England is suffering from a shortage of suitable applicants for male teaching jobs, especially at nursery and primary school levels.
That is the stark conclusion of a new report by the General Teaching Council for England, which showed that more than a quarter (27.2 per cent) of primary schools still don't have any male teachers, only a slight improvement on last year's 27.8 per cent.
At nursery level, the figures are even more shocking, with only 48 male teachers – across the entirety of England – registered.
Men were found to make up a larger proportion of the teaching staff at secondary schools, 38 per cent compared to just 12 per cent at primary school level.
But overall, the figures indicated that women make up more than 75 per cent of the registered teaching profession in the country, taking into consideration those working at state schools and teachers from private schools who have chosen to register with the council.
Commenting on the figures, education secretary Michael Gove said that it is important to improve the supply of male teachers, as children will otherwise be left with a lack of male role models during their formative years, particularly if they do not have much contact with their fathers.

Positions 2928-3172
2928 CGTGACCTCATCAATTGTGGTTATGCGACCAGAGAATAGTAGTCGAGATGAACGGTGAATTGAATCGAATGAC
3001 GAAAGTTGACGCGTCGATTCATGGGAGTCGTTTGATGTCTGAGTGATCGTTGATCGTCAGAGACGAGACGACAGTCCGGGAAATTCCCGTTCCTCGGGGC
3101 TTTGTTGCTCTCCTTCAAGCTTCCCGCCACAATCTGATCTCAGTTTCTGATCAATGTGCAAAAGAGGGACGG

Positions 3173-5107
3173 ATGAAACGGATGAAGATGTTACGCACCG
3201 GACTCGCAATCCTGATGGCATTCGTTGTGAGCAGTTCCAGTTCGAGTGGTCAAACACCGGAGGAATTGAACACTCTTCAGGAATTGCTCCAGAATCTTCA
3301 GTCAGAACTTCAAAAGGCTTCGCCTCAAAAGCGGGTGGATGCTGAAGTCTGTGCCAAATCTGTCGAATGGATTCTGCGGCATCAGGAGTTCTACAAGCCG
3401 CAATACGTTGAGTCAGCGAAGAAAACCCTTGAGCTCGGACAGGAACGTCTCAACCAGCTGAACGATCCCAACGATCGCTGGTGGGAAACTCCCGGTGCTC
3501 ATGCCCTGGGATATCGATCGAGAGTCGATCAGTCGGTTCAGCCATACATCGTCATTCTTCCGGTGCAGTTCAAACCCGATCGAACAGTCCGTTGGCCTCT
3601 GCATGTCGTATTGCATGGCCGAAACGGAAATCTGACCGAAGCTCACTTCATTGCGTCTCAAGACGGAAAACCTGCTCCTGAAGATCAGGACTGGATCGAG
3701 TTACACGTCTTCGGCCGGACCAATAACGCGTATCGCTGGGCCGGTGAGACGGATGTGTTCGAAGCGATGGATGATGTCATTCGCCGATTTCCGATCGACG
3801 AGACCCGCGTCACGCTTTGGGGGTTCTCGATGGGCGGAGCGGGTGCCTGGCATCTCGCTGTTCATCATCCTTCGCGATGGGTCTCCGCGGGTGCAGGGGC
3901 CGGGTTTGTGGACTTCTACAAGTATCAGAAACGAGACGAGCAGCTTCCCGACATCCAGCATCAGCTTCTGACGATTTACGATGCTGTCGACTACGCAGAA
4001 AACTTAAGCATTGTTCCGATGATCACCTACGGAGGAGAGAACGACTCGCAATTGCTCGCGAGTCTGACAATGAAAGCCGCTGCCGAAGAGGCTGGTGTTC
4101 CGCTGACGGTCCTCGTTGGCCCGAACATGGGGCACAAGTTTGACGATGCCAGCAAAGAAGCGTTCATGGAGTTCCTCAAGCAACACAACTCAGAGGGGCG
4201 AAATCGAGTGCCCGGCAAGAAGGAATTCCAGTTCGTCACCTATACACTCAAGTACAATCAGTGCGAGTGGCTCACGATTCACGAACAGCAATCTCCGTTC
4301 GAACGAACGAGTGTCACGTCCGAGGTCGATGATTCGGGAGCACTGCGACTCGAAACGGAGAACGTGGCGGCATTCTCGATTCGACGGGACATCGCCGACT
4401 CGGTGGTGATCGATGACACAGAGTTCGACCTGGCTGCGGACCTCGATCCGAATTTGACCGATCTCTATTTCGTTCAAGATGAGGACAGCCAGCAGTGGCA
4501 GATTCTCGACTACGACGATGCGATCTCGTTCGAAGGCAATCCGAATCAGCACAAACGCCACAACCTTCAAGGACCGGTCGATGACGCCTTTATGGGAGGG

Mr Gove explained that it is vitally important young children are exposed to male authority figures who can show "strength and sensitivity".
Highlighting the obstacles facing male teachers, he suggested that "one of the principal concerns that men considering teaching feel is the worry that they will fall foul of the rules which make normal contact between adults and children a legal minefield".
"By changing the rules to make it clear that adults can exercise their own authority and judgement in every aspect of classroom management we can help reverse the flight of men from primary education and bolster still further the strength of the workforce," he said.